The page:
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MAPA INSTITUTE OF TECHNOLOGY School of EE-ECE-COE

VISION Mapa shall be an international center of excellence in technology education by: providing instructions that are current in content and state-of-the art in delivery; engaging in cutting-edge research; and responding to the big local and global technological challenges of the times MISSION a) The mission of Mapa Institute of Technology is to disseminate, generate, preserve and apply scientific, engineering, architectural and IT knowledge. b) The Institute shall, using the most effective means, provide its students with professional and advanced scientific and engineering, architectural and information technology education through rigorous and up-to-date academic programs with ample opportunities for the exercise of creativity and the experience of discovery. c) It shall implement curricula that, while being steeped in technologies, shall also be rich in the humanities, languages and social sciences that will inculcate ethics. d) The Institute shall advance and preserve knowledge by undertaking research and reporting on the results of such inquiries. e) The Institute, singly or in collaboration with others, shall bring to bear the world's vast store of knowledge in science, engineering and other realms on the problems of the industry and the community in order to make the Philippines and the world a better place. PROGRAM EDUCATIONAL OBJECTIVES MISSION b c addressed by DLHS d e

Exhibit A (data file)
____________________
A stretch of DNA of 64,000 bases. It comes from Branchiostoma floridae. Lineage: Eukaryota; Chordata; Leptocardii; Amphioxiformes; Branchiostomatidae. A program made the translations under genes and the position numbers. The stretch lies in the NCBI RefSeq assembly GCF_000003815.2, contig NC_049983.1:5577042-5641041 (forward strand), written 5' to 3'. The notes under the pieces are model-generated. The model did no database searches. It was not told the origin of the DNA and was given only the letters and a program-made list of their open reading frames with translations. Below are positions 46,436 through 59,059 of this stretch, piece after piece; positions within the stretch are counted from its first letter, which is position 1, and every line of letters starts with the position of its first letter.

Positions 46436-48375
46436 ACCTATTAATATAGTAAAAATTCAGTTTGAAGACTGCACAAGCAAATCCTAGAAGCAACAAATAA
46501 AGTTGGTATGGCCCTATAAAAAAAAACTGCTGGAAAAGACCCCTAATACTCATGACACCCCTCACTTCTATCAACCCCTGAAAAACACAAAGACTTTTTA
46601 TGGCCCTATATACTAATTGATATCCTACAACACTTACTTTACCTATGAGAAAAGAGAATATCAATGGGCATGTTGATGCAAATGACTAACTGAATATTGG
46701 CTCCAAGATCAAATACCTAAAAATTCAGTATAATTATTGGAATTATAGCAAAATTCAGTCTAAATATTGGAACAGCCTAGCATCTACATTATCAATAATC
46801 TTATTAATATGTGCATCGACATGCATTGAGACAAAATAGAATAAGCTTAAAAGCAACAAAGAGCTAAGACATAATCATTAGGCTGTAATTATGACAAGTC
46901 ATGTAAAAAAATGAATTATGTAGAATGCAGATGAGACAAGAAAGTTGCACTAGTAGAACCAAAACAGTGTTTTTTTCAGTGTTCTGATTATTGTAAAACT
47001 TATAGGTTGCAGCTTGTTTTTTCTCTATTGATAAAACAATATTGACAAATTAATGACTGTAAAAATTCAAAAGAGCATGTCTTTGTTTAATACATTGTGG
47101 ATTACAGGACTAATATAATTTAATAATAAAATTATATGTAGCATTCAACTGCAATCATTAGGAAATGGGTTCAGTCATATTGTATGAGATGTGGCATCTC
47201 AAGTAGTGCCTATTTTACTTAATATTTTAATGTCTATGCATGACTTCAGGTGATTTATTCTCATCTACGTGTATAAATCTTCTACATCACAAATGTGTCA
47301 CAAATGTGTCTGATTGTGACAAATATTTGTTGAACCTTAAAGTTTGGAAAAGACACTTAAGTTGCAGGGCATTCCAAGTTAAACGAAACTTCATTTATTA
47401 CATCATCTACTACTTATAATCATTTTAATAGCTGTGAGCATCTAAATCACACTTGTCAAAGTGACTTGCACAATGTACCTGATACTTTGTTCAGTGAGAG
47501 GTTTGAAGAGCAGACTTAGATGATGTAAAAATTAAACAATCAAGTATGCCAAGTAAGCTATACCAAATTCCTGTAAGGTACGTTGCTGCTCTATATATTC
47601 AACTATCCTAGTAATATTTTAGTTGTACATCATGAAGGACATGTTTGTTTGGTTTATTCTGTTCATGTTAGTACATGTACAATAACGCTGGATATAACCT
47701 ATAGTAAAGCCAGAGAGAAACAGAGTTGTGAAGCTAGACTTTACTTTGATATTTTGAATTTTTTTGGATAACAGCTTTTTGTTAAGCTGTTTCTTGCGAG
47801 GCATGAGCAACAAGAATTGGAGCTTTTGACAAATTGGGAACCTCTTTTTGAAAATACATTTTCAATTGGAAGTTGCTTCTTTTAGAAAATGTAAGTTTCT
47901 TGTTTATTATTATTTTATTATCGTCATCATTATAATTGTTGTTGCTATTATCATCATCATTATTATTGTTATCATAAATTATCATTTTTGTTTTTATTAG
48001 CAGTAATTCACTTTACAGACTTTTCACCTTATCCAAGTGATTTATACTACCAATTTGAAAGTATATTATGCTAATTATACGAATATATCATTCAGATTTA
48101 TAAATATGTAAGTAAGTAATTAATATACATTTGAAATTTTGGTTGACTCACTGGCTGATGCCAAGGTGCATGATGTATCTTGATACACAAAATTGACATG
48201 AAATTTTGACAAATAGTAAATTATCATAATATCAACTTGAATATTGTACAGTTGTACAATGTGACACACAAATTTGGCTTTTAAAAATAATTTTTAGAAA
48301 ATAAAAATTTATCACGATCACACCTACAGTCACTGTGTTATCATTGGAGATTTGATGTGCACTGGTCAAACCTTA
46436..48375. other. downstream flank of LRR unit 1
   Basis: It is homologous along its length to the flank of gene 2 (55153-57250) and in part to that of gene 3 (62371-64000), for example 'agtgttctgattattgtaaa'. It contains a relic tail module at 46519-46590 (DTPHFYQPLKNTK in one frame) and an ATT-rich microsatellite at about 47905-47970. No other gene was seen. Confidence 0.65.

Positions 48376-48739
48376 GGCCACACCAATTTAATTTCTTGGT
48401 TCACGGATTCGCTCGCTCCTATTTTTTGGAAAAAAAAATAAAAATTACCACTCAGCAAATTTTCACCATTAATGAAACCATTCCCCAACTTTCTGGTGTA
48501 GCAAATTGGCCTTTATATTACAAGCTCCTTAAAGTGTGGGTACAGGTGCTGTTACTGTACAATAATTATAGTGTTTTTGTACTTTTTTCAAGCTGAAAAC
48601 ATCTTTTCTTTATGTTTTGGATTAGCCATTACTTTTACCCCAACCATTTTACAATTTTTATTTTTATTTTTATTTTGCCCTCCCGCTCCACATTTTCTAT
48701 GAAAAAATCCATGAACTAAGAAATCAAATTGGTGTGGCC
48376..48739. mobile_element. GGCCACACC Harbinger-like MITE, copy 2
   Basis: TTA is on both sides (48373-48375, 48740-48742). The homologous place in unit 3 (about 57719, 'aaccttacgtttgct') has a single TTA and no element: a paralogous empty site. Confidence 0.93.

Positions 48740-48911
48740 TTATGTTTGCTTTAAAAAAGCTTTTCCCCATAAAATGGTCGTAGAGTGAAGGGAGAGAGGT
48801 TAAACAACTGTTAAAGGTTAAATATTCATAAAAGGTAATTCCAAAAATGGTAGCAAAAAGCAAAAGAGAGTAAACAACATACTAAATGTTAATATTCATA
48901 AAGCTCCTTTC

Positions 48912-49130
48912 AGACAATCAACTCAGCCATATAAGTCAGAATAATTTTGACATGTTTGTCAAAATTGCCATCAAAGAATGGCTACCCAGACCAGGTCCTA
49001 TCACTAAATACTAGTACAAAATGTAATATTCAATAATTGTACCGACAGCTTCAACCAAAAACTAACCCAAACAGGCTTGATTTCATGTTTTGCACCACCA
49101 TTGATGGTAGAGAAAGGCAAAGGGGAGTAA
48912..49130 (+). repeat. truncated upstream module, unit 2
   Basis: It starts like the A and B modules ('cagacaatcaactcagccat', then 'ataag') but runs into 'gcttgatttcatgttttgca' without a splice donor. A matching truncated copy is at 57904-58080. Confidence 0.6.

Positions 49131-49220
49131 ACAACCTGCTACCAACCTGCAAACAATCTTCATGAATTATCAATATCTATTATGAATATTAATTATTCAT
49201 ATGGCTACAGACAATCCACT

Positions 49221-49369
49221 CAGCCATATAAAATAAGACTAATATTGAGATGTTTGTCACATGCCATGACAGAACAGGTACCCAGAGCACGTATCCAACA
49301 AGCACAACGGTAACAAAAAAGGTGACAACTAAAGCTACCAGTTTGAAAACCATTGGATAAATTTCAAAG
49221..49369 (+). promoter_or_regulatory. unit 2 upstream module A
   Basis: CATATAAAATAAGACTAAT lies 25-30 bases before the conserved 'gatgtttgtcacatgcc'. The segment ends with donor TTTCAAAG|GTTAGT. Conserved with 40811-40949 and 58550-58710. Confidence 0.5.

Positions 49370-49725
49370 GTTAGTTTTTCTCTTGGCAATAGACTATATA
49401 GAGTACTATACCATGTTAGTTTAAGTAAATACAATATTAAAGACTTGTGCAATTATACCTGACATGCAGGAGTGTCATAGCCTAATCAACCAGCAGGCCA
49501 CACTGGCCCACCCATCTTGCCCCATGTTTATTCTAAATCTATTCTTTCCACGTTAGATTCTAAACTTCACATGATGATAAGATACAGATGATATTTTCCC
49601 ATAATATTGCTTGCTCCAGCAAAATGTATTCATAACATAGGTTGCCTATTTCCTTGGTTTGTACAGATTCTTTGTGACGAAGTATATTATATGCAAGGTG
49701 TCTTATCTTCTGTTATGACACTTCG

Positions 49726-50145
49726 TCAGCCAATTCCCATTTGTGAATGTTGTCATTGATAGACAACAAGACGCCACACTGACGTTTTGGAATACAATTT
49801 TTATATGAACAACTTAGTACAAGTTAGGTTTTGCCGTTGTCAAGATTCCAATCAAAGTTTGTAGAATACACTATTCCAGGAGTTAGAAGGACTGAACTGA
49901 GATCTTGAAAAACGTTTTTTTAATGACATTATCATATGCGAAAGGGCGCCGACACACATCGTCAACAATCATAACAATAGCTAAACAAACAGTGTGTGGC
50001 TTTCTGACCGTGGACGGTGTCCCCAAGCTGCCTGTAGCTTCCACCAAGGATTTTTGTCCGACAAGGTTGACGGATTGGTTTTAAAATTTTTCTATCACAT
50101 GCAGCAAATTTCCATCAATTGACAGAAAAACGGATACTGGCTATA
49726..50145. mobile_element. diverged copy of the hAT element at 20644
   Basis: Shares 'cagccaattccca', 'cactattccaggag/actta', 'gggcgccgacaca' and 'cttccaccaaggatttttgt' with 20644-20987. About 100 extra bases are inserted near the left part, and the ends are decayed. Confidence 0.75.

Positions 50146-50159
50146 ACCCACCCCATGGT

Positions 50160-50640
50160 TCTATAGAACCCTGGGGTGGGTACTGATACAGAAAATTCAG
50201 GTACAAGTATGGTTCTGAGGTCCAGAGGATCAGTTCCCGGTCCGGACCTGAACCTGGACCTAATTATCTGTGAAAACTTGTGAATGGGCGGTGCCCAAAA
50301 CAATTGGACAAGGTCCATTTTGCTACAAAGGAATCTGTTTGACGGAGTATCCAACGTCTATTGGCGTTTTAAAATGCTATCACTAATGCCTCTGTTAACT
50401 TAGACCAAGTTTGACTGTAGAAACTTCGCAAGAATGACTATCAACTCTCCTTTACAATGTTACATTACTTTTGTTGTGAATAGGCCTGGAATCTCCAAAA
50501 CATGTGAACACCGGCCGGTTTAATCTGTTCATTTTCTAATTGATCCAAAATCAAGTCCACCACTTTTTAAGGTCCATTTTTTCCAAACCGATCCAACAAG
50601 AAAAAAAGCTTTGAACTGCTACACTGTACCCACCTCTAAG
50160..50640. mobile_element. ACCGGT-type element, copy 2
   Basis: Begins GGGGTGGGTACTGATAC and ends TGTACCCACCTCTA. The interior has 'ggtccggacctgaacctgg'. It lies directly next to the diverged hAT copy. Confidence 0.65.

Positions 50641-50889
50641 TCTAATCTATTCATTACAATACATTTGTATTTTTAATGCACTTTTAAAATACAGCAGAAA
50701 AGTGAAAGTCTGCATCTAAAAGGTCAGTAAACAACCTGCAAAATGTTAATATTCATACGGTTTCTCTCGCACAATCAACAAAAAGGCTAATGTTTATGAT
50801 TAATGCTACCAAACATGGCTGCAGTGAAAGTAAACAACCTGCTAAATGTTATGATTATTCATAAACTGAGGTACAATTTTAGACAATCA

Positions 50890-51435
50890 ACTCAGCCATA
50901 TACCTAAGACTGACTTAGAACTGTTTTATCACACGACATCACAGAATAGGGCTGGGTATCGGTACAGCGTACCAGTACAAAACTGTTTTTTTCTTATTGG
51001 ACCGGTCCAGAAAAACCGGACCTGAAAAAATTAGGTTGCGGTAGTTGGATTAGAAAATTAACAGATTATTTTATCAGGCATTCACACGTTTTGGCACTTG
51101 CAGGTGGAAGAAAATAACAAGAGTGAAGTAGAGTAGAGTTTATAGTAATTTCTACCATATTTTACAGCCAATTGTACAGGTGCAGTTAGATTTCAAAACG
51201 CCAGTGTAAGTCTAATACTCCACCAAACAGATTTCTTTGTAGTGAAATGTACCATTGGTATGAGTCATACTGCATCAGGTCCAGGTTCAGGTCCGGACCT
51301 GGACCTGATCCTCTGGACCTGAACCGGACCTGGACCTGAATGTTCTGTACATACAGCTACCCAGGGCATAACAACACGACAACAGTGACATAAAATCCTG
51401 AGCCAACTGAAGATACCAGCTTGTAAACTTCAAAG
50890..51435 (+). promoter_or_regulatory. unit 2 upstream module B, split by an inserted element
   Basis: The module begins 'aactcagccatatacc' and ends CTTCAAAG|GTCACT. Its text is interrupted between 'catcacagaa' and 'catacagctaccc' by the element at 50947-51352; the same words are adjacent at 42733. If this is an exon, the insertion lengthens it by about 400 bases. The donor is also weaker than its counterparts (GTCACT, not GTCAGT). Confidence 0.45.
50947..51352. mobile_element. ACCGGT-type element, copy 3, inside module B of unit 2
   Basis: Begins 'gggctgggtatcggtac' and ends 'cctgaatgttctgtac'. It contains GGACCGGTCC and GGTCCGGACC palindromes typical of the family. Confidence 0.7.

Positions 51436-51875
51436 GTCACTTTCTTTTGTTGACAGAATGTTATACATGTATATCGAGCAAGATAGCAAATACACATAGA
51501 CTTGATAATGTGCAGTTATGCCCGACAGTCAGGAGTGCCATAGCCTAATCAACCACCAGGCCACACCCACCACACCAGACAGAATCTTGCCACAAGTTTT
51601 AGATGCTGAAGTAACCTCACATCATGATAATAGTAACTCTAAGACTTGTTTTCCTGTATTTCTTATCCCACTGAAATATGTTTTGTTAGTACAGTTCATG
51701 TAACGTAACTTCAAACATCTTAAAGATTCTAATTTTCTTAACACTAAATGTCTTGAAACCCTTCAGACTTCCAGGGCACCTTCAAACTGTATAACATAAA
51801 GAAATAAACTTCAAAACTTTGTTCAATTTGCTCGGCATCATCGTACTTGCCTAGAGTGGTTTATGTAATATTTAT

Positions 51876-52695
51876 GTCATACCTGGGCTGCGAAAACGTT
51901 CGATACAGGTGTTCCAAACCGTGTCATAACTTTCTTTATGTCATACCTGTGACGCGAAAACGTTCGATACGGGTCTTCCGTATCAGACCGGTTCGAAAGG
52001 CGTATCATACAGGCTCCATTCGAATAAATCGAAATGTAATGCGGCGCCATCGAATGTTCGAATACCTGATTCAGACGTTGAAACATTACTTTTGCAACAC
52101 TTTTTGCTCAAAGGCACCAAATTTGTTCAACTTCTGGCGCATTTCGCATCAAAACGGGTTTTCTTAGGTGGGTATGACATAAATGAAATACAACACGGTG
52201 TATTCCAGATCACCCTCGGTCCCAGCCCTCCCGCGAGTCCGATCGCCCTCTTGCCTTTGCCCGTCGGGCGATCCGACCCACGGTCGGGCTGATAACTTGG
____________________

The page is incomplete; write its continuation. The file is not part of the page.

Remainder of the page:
a 1. To equip graduates with a broad foundation of basic engineering concepts and fundamentals of Electronics Engineering. 2. To develop in graduates the capability to apply learned concepts in engineering design and to implement them as a practicing engineers. 3. To inculcate in graduates the importance of lifelong learning. 4. To develop in graduates an appreciation of technology and determine its application in the advancement of society.

COURSE SYLLABUS

1. Course Code 2. Course Title 3. Pre-requisite 4. Co-requisite